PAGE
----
April Newsletter

Why Sulam? This is a question I frequently ask myself. This is because I never take the Congregation for granted. It is too precious for that. As the spiritual leader of Sulam, I constantly try to re-imagine our life and purpose. Why be a member of Sulam? What is our small synagogue contributing to the Jewish People? Why belong to a synagogue that does not offer a thick brochure of activities?

My answer is the following. It is amazing how, regardless of our size, we have never lacked for a minyan for our Shabbat services. This Congregation is a fantastic example of commitment to prayer. Our core minyan is solid and generates a profound sense of community. In fact, our Shabbat minyan has grown with the addition of individuals who have become regulars and are an integral part of our services.

Sulam’s unique spirit shines through Ari’s keyboard and Michael Varon’s guitar. Our services offer dynamism, spirituality, and joyfulness. It is within the service that another unique component of Sulam takes place – the Torah study. Our Torah study is special in its breadth of sources, length of discussion, and profundity of analysis. Our monthly Friday night services, which we have revived this year, are all about music. We move from prayer to prayer by experiencing melodies which match the meaning of the words.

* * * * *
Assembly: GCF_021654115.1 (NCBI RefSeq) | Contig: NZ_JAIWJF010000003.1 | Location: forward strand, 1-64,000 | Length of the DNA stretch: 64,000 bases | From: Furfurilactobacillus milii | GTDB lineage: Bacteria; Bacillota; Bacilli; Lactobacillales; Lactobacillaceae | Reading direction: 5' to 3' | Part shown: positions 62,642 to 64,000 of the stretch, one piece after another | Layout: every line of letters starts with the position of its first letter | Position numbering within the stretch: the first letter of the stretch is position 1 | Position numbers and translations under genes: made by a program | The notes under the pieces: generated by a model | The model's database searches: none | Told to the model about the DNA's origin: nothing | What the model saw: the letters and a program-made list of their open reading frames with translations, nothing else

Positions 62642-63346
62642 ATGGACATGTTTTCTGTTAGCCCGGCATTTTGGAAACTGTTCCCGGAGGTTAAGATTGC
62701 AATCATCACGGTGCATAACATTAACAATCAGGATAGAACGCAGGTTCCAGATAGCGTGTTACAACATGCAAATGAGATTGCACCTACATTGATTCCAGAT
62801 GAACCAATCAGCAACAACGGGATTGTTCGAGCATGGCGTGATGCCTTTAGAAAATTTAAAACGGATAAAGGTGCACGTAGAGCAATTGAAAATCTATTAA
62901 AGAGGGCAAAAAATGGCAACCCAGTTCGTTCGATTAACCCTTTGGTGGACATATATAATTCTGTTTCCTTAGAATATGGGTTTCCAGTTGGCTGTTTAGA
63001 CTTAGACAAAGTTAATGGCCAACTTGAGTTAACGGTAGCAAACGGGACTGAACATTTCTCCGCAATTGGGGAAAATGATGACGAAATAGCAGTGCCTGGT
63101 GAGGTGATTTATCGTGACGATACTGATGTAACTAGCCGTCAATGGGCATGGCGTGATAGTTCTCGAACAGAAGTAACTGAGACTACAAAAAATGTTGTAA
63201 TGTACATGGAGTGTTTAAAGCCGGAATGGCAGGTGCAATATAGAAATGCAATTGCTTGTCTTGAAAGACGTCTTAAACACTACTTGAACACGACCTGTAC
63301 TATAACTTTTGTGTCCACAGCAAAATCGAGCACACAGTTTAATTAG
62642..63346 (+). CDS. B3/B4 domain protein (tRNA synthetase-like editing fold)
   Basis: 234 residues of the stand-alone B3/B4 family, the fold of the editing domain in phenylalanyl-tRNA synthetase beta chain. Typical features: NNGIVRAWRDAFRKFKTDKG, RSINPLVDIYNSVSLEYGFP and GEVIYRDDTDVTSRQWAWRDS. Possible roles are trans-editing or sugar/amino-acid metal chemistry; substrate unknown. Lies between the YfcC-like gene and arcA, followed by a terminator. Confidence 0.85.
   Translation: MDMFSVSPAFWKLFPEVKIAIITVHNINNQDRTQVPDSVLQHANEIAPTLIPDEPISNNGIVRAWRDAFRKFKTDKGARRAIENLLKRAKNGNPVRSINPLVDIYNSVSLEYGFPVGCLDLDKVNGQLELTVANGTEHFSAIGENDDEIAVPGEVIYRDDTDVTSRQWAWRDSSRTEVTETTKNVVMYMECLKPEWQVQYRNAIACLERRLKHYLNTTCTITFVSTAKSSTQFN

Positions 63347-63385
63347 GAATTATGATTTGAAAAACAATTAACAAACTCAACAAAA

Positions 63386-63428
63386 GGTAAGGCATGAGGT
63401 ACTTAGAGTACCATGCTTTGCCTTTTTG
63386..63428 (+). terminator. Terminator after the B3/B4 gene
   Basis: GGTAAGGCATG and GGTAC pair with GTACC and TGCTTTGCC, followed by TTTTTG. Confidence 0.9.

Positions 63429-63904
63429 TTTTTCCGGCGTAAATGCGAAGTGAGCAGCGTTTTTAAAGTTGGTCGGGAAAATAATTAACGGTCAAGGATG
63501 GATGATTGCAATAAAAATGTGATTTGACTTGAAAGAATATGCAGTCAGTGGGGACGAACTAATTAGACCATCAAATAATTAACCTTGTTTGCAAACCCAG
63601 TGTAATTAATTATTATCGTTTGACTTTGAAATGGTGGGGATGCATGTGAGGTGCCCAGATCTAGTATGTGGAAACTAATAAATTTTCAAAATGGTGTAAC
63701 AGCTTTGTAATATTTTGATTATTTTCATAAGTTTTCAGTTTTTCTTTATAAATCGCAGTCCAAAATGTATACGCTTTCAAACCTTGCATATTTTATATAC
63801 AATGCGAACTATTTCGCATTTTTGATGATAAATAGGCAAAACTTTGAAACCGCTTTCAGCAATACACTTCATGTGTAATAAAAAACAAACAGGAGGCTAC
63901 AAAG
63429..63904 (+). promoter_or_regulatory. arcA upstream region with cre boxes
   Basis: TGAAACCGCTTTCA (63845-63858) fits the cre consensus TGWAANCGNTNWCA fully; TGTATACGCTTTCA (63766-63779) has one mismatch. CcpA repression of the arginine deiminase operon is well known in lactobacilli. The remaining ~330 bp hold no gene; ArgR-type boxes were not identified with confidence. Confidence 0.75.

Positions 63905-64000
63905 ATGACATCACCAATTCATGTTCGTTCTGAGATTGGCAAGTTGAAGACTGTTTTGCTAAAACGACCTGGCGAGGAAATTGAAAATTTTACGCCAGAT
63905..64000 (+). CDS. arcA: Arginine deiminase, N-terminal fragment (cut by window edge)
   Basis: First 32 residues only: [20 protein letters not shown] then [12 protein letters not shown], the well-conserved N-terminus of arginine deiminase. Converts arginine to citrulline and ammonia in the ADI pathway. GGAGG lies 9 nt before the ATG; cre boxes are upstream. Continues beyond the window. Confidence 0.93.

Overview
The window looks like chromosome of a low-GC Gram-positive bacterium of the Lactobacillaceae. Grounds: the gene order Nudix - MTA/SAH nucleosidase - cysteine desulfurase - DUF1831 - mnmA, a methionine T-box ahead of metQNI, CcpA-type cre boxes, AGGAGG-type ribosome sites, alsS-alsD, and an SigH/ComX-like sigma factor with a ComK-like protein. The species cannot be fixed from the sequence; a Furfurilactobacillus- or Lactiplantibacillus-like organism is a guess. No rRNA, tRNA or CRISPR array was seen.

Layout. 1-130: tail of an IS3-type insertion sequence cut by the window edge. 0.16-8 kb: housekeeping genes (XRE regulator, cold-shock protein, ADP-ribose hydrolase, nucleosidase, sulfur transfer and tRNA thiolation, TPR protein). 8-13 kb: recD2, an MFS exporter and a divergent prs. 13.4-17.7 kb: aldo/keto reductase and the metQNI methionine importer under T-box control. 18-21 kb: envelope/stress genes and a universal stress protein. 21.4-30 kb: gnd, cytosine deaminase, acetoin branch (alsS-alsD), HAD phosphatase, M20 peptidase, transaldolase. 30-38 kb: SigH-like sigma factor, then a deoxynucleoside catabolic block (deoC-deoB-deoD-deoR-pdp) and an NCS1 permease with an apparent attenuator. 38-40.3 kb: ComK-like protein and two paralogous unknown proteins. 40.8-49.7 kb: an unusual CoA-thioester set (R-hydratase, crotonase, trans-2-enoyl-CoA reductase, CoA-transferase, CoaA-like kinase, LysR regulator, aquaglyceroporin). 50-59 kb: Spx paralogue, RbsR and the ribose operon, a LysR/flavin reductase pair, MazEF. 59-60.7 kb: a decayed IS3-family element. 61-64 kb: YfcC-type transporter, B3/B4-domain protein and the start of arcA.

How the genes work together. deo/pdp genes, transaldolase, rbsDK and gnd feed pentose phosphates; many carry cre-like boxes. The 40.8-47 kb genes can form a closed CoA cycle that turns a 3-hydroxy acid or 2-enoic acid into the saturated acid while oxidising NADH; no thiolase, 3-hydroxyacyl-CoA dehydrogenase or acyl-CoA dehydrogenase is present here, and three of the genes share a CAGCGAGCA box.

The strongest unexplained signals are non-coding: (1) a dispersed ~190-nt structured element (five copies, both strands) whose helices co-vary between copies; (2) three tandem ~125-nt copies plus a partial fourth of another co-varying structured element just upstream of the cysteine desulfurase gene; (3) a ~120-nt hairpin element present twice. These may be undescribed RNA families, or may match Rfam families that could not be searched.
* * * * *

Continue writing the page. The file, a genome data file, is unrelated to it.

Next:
Another pillar of Sulam is learning. During the past several months, we have been studying the thought of Abraham Joshua Heschel, one of the most profound Jewish thinkers of the twentieth century. How is our learning unique? Well, I have used the same material I taught at rabbinical school. The depth of learning is at the same level as a college course. At the end of the journey, those who have attended will be enriched by a profound encounter with Heschel’s wisdom.

A few months ago, the “three Karens”: Feldman, Greene, and Lowentheil met in order to reinvigorate our social programs. What they created in a few months is amazing: a visit to The Museum of Jewish Heritage for a tour conducted by our own Fred Claar of an exhibit on Adolph Eichmann, an Israeli movie preceded by dinner in Greenwich, and an Oneg Shabbat during which Mark Schonwetter and his daughter, Ann Arnold, recounted the moving story of his survival during the Holocaust.

In our recent journey we experienced some frictions among ourselves. I am writing this message to remind us that we are custodians of a precious gift – Sulam Yaakov. We may still find some difficult challenges ahead, but if we remember how special Sulam is, we will overcome them. I wanted
to take this opportunity to remind you of the spiritual and intellectual power of this small community. We must always remember that Sulam stands for a wunique Judaism that is worth your support.

Harvey Geller and Rabbi Alfredo